Meanwhile, there have been many encouraging signs from their defensive efforts, with Seoane's imprint clearly resonating through to the players. Not hugely aggressive pressers, they instead are content sitting in a compact mid-block shape that allows them to break immediately once they regain possession. Being so compact and closely connected in their 4-2-2-2/4-4-2 or 4-2-3-1, Seoane's men are ideally spaced to break through opposition counter pressure to transition at speed with multiple outlets.

The fact they're typically spaced efficiently means they can access multiple opponents, block passing lanes and set pressing traps as well.

When they do press, it's usually been in a coordinated, structured way, as they've responded to triggers such as a backpass, a pass towards the touchline, if a player drops with their back to goal or if they're on the verge of inheriting a poor pass.

By cleverly angling and curving their harrying, plus using their cover shadows to block pass lanes behind them, opponents' options have been limited and added to their ability to recover the ball high and attack again vs. unset defenses who tend to be in spread out build up animations. Limiting their options by hemming them against the touchline away from central zones and giving targets minimal time on the ball, has been a real highlight of theirs so far.

Coordinated angled pressing to hem in their opponents

Some further upside can be drawn from their counterpressing immediately after they lose possession. Reacting promptly and intensely to win the ball back to prevent the counter and recover possession high up to immediately drive forward, many promising sequences have been created from this.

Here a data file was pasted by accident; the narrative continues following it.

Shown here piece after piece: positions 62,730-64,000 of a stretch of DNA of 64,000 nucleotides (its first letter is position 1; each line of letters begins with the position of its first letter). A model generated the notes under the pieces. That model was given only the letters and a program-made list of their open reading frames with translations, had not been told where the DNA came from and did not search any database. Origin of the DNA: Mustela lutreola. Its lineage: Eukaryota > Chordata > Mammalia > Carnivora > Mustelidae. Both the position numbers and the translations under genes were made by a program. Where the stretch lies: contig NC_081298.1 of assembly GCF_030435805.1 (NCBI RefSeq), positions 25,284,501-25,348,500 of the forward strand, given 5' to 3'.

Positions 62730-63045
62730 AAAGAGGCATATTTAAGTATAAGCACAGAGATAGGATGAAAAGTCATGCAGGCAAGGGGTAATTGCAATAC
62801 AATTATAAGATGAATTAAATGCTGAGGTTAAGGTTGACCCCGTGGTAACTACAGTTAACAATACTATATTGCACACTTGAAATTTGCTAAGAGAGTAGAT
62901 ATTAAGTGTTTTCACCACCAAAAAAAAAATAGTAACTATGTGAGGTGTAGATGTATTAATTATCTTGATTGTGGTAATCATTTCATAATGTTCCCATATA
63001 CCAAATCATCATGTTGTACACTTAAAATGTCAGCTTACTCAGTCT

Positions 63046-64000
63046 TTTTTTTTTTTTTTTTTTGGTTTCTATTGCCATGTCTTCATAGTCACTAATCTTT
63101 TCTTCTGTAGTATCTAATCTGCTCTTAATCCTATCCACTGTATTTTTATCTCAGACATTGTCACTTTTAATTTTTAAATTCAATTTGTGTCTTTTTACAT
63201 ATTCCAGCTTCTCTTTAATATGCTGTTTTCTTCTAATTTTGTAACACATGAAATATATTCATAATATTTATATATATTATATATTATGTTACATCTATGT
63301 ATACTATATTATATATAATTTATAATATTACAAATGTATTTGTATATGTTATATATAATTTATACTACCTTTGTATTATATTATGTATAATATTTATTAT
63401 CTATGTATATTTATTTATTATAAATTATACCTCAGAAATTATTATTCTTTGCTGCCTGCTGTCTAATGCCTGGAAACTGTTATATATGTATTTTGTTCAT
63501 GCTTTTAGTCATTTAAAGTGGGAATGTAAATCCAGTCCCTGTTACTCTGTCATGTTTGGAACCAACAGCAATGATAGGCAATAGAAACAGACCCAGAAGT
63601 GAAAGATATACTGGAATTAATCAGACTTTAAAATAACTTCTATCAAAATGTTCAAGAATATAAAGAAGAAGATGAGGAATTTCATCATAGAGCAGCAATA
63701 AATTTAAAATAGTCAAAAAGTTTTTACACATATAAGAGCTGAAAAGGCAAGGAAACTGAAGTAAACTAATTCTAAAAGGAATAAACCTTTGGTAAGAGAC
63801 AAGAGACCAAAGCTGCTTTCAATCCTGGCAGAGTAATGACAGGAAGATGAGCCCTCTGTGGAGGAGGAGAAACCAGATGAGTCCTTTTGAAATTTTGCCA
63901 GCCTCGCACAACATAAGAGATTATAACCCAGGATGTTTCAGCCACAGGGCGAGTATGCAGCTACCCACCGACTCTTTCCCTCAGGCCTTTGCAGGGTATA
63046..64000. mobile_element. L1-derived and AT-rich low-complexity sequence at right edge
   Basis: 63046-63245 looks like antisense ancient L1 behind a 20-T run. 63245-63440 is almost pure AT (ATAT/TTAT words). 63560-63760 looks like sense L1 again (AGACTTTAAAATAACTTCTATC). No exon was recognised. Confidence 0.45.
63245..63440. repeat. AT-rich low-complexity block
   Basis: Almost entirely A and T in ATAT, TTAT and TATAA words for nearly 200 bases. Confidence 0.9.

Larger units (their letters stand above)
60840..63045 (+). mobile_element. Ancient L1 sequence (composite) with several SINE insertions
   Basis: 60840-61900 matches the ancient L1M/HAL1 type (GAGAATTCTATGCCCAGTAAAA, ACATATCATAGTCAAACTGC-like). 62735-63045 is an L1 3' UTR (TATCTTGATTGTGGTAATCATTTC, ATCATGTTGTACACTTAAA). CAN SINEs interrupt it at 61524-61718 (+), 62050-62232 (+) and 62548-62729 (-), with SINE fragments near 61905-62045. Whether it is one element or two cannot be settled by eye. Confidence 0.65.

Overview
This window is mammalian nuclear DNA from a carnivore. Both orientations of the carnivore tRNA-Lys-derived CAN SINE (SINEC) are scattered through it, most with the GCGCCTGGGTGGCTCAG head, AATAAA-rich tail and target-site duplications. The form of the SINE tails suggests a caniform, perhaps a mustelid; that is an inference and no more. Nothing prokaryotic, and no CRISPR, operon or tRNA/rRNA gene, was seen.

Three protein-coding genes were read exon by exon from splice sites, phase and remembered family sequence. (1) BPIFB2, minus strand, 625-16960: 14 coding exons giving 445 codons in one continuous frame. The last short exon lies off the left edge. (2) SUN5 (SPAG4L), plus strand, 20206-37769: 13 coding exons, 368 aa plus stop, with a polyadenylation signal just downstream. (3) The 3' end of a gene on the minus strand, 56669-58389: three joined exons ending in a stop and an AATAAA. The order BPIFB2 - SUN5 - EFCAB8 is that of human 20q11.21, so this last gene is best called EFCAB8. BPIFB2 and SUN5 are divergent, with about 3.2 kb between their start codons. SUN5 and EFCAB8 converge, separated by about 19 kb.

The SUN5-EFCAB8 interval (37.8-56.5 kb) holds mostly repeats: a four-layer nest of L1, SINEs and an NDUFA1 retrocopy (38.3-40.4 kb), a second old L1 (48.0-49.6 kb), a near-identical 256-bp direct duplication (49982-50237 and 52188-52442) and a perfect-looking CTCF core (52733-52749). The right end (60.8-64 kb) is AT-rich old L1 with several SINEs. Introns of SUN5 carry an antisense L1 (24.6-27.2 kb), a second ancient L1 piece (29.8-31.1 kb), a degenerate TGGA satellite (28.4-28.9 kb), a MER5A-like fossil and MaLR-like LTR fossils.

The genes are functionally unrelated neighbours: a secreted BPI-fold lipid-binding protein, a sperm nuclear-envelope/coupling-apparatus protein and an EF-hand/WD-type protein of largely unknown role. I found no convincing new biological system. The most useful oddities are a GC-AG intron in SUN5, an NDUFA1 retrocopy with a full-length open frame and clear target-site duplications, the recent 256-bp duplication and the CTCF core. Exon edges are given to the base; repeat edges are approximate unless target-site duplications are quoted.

Image 9 - Intense counterpressing to win back possession high

In addition, if they can't instantly get the ball back, Leverkusen have at least still been able to slow down counters while they recover their positions and usher opponents away from threatening central areas.

Blessed with some pacy defenders and ones that excel in the duels on the ground and in the air, such as Odilon Kossounou, Jonathan Tah, the currently injured Edmond Tapsoba, Jeremie Frimpong, Mitchel Bakker, Piero Hincapie and the excellent Lukas Hradecky in goal, all this bodes well for now and the future as they continue to build relationships and assimilate to life under the new manager.

Rightfully receiving praise for the terrific job he's done to get Die Werkself firing at this early stage in his tenure, the players are evidently enjoying working with him too. "Everyone feels part of the team, everyone gets a share of the game. We have moved a little closer together in the dressing room. The guys are really focused and extremely effective," asserted Hradecky.

Sporting director Simon Rolfes also spoke on how pleased he's been with the new boss. "Gerardo has created a new performance culture. He challenges and encourages everyone to develop individually and we as a team,” he said to Bild.

Even though they've been outperforming their xG by nearly 10 goals and xGA by over five, which could eventually level out in time, there's no doubting they're on the right track at this early stage of the Seoane era.

Labeled as the eternal runners-up and having not won a title since 1993, optimism is high that this entertaining and talented side that their Swiss maestro is constructing could be the team to finally end their drought.

If you want to learn more about Wyscout Data & API, get in touch!
Start your 15-days Wyscout free trial now.
Follow Edward on Twitter.